Category Archives: Future of Digital Content

Education is evolving from paper to digital content. Why are we not completely digital yet? How do we get there faster?

How Leadership in Interoperability Tells Your Education Customer that Your Organization is Putting Their Needs First

Two weeks ago Apple announced earnings. It was the biggest quarterly profit in history: $18 billion USD.

The success of Apple continues to add to Steve Jobs legacy as a legendary entrepreneur, visionary and leader. Jobs had so many insights toward the future. One was that computers should be as easy to use as toasters. And, Apple has clearly been at the forefront of usability.

One of the strategies Apple has executed on very well is “vertical integration.” Vertical integration means tight control over all aspects of the stack (software and hardware) that make up the whole product experience for the customer. Such control can maximize usability because there in nothing left to chance in terms of how things may fit together. For Apple this formula has contributed to great products that have set the benchmark for the industries Apple has entered.

Getting products from different suppliers to “fit together seamlessly” has been a challenge, even when suppliers choose to work together to deliver the stack.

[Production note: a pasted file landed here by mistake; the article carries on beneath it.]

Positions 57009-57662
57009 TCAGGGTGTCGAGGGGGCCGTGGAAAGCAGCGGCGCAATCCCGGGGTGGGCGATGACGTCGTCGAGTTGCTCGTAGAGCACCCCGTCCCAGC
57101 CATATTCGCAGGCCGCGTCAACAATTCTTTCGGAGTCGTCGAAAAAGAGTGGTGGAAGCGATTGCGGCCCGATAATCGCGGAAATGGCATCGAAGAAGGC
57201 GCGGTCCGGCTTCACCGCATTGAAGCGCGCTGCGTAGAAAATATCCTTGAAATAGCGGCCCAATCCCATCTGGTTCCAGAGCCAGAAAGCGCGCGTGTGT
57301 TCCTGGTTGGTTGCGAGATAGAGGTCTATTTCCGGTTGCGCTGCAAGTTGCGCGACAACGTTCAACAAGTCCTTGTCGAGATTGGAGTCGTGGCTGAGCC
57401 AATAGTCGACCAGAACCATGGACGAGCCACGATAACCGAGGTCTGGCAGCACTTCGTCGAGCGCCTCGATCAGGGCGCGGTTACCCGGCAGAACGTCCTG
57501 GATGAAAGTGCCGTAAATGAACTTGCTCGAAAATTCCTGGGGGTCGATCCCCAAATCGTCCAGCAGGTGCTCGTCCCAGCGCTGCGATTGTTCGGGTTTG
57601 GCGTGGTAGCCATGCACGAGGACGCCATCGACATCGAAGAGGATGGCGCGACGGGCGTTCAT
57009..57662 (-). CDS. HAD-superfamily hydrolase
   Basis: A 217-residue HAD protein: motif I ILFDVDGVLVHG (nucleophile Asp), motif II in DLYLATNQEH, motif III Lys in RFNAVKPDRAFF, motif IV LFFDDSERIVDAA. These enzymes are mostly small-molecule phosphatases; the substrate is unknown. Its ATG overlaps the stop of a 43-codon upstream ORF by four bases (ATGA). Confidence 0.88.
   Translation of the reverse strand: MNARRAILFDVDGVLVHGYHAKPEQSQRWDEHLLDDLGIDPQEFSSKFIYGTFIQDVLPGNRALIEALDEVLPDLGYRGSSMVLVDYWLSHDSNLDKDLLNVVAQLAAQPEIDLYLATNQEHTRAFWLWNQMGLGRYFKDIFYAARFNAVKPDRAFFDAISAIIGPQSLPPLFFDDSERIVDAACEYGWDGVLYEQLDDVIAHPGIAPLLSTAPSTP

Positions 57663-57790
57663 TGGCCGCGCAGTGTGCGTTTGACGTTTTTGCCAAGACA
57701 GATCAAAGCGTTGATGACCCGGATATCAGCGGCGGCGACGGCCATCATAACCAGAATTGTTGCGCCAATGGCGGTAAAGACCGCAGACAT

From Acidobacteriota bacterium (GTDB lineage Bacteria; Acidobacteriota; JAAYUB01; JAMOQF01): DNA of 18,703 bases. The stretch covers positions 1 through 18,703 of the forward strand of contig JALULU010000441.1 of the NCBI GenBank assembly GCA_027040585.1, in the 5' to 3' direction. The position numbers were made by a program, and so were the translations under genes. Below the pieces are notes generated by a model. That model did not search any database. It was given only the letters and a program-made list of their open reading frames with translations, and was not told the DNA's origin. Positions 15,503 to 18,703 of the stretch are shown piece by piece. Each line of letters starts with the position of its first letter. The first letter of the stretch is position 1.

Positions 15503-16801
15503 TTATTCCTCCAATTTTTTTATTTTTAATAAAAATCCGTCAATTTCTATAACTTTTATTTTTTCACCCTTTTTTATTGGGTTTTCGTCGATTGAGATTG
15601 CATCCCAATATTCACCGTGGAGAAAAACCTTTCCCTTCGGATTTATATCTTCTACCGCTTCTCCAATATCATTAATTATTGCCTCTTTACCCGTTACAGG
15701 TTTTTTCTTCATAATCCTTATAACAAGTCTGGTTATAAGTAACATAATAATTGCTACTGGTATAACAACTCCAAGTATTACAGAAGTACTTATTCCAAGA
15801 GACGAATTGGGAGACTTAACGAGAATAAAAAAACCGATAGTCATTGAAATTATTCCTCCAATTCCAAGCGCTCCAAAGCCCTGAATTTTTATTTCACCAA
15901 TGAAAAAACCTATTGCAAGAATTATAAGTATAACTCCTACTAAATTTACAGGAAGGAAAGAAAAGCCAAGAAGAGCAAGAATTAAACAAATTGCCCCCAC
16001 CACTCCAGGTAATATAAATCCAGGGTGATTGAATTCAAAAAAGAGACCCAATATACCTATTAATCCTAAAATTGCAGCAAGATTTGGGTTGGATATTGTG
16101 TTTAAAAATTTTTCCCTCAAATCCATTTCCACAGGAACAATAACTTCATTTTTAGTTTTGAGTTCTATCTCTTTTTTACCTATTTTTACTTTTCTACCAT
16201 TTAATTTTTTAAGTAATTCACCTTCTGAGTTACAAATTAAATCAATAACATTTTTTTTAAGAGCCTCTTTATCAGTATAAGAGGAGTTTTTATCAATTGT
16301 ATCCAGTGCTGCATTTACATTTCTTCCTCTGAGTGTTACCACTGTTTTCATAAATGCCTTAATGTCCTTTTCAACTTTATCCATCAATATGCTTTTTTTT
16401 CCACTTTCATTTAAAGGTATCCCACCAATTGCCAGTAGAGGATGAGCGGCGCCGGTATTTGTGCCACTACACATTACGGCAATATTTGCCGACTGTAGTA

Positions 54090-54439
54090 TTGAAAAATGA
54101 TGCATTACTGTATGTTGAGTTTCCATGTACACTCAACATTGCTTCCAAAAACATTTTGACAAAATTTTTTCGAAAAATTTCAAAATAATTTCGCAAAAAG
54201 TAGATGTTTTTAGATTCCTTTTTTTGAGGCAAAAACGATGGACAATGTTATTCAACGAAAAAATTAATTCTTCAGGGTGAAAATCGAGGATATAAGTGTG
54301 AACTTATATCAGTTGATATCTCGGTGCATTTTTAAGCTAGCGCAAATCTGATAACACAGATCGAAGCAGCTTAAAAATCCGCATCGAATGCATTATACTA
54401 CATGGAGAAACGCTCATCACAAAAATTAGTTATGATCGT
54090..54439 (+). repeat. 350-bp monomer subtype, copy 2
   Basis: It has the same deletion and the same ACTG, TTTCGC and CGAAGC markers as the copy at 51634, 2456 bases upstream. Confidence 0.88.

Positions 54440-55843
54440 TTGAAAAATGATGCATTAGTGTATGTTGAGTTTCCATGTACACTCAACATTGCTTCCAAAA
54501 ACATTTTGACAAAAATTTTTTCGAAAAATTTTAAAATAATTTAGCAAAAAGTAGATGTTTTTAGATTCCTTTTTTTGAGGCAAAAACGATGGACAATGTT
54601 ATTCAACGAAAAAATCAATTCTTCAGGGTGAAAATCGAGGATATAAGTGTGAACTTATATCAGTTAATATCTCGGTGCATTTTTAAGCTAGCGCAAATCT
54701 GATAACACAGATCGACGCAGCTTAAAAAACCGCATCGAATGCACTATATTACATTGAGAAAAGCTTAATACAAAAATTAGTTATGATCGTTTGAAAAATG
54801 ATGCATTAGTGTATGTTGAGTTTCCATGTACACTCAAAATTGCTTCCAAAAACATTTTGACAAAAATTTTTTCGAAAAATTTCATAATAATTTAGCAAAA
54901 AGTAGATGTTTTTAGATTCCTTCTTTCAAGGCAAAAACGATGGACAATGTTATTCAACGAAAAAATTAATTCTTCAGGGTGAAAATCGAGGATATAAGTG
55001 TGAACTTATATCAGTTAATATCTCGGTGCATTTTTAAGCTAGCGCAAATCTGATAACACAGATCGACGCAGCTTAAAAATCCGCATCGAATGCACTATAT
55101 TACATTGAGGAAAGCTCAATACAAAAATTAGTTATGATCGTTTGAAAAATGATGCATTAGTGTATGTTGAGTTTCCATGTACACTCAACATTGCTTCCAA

I remember (many years back) how after hours of trying to connect an early model digital camera to my WinTel (Microsoft Windows OS, Intel processor) computer, and failing, I hooked it up to my Mac and the pictures just imported automatically. It just worked. More recently, when I switched from my Apple phone to an Android phone I was pleased with all the options I had – but it has also made things a lot more complex and confusing.

The egos of visionaries and product designers seem to go hand-in-hand with wanting to “go it alone.” Such personalities don’t have time to wait for others to catch up or tolerance for less than perfect fit, form and function. Perhaps oddly, however, great egos don’t have any problem using community work as the basis of their products if it makes sense (e.g. UNIX as the basis of Mac OS). They just create their own version. I don’t refer to “egos” here in a negative sense – as getting to a great product has often been driven by such individuals or organizations.

Therefore, in the real world these very admirable goals of (1) wanting to innovate fast, and (2) wanting to be the most usable, best, unique platform, cause a tension with working in a community to create what is in essence a community platform that anyone can get in on.